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Phyteuma is a genus of flowers consisting of over 40 species, all originating in Europe. Many species can now be found in the United States and are desirable in gardens because of their unique spiky globes, or rosettes, of flowers. Phyteuma species are known commonly as rampion.
Perennial, the species of the Phyteuma genus bloom in the summer and vary in height from 2–35 inches (5–90 cm). The flowers consist of narrow, sometimes curved petals that resemble spikes in violet, blue or white. The petals are the reason for the German name for this genus, Devil's Claw. Not a staple in home gardens, this plant is said to add a striking and unique visual element.
In the wild, these flowers are found in meadows or grasslands above tree lines in mountainous areas. Preferring well-drained neutral or basic soil, they are frequently planted in rock gardens or used as edgings. Though they can survive in a variety of temperatures, they do not do well in shade. They are relatively easy to care for and can propagate by division, which should be done in the fall.
When grown by seed, the seeds should be planted in the spring. They can be placed on the surface of soil flats and then covered with plastic and stored in a refrigerator for approximately three weeks before being transferred to a shady area outside to germinate for one to three months. Afterwards, they should be planted in the sunny part of a garden and placed 7.8–17.7 inches (20–45 cm) apart, depending on the size of the species. Once planted in the garden, they should only require watering when particularly dry.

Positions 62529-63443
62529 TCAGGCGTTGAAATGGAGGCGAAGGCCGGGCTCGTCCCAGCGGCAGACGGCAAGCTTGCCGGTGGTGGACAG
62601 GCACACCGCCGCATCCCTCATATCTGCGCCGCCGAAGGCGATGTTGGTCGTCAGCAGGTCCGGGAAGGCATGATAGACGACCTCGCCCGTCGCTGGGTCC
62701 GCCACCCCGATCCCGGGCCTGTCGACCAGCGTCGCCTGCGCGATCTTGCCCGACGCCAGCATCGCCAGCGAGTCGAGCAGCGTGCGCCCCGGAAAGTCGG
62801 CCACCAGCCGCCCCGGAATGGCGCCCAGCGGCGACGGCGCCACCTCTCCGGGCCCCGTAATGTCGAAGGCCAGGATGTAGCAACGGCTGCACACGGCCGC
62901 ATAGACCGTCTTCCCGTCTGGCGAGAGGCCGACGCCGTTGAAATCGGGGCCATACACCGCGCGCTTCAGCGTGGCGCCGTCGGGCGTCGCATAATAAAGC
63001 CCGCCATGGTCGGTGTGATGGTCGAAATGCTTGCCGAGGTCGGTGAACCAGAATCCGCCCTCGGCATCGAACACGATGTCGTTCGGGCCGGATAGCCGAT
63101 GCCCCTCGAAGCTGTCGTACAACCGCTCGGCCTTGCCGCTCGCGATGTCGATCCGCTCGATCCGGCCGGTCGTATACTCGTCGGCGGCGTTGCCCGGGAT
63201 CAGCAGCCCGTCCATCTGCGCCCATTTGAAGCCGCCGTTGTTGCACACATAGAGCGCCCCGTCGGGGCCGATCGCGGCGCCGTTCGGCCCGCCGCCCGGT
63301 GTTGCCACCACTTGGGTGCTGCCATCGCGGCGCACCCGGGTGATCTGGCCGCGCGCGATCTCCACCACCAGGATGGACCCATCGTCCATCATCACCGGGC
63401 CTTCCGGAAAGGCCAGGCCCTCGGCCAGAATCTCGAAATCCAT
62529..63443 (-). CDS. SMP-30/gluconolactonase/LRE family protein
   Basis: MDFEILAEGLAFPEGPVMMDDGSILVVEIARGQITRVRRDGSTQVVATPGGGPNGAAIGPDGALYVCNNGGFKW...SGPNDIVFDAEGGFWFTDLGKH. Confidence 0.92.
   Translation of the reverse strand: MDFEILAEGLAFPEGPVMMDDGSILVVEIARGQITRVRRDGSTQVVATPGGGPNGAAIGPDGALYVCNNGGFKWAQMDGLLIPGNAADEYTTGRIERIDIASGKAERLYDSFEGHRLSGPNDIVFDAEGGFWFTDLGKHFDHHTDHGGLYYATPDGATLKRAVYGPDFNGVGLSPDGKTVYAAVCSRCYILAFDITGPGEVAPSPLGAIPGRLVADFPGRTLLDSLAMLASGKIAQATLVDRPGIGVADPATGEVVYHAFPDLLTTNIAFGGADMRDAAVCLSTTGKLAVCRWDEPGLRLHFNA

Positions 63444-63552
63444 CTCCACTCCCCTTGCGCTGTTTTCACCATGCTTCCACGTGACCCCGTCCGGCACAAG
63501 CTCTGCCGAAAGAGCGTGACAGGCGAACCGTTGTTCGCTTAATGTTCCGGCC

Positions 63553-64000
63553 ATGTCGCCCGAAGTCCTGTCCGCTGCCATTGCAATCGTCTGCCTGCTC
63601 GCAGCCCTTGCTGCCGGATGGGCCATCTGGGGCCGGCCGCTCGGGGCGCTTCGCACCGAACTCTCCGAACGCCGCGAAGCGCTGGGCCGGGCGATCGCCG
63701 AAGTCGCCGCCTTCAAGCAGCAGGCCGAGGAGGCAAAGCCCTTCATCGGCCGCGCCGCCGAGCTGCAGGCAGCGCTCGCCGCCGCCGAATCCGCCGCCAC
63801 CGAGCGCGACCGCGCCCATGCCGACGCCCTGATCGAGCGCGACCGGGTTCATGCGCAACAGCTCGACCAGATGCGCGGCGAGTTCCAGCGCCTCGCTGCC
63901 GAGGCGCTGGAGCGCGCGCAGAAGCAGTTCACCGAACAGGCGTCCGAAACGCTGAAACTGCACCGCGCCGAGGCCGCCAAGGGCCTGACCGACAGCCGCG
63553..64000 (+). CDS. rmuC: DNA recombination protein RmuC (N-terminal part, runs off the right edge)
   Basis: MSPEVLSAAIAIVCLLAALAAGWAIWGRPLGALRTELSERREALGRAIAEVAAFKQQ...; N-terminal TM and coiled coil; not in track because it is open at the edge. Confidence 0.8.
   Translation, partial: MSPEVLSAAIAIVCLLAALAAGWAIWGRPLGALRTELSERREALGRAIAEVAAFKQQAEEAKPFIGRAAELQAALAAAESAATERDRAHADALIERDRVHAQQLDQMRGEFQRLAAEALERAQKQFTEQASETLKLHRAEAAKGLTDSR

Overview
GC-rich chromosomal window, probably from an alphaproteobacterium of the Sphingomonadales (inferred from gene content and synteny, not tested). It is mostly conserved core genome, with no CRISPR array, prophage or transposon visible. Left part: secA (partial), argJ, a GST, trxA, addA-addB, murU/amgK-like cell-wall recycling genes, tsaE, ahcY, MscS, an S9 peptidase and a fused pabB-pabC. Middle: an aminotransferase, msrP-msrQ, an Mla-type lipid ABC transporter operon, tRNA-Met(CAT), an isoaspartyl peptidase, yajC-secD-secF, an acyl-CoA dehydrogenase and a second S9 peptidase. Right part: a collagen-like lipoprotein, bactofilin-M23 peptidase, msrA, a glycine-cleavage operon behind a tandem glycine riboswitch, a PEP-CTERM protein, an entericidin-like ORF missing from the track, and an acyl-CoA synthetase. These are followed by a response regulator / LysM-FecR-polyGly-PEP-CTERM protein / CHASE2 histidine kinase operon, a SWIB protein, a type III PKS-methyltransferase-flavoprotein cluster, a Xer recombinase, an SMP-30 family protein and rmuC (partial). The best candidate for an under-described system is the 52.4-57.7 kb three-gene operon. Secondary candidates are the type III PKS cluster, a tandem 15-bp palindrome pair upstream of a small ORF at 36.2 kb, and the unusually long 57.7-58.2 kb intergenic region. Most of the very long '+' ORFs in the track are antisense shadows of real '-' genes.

Phyteuma hemisphcericum and Phyteuma humilis are two dwarf species suited for rock gardens. Both species are under 6 inches (15.2 cm) in height and have brilliant blue, nearly purple, flowers. Other popular, full-sized, species include canescens, orbiculare, and scheuchzeri.
The canescens species is about 1.5–2 feet (0.45–0.6 m) tall, with lilac-colored flowers. It is considered one of the most striking species in the Phyteuma genus. Scheuchzeri, or horned rampion, grows to be about 8–12 inches (20–30 cm) and has dark blue or violet flowers. Orbiculare, or round-headed rampion, is similar to the horned, but the flower petals curve more inward, even more closely resembling a claw.
In addition to its use in gardens, this genus is used in scientific research to study the evolutionary history of phyteuma. Primarily phyteuma's structural uniqueness makes the genus ideal for this type of study. Its wide wild range across Europe also makes it exceptional for the study of its biogeographic history as well.
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